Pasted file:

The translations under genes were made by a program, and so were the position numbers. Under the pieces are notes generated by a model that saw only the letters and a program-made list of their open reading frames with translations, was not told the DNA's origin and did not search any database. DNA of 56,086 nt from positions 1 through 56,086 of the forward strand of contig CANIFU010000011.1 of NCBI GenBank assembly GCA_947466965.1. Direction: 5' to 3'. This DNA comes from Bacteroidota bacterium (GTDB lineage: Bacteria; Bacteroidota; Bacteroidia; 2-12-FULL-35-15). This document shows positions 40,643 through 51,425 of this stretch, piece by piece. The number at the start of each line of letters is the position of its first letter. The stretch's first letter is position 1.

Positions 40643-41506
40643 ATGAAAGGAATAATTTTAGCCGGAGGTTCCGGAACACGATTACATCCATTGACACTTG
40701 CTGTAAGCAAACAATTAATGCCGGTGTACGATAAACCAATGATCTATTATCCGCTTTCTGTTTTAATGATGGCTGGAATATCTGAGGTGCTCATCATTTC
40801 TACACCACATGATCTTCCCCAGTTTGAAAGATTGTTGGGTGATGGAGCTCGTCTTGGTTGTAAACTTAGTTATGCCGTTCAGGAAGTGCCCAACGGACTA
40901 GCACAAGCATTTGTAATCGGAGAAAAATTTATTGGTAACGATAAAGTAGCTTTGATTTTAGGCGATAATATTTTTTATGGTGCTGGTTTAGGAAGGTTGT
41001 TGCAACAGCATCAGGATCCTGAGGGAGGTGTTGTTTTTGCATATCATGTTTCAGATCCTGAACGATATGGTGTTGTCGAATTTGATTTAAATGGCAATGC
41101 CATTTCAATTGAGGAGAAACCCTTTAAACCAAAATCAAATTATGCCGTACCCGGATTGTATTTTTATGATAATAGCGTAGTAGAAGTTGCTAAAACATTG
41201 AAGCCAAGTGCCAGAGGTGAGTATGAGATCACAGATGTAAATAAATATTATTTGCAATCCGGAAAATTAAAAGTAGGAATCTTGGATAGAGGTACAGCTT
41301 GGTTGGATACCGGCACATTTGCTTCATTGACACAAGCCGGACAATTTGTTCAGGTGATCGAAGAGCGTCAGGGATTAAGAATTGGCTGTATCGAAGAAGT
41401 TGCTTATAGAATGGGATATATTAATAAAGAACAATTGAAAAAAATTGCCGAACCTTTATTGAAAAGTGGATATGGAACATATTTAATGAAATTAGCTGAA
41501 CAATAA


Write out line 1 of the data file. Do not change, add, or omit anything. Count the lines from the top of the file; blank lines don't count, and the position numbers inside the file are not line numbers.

The translations under genes were made by a program, and so were the position numbers. Under the pieces are notes generated by a model that saw only the letters and a program-made list of their open reading frames with translations, was not told the DNA's origin and did not search any database. DNA of 56,086 nt from positions 1 through 56,086 of the forward strand of contig CANIFU010000011.1 of NCBI GenBank assembly GCA_947466965.1. Direction: 5' to 3'. This DNA comes from Bacteroidota bacterium (GTDB lineage: Bacteria; Bacteroidota; Bacteroidia; 2-12-FULL-35-15). This document shows positions 40,643 through 51,425 of this stretch, piece by piece. The number at the start of each line of letters is the position of its first letter. The stretch's first letter is position 1.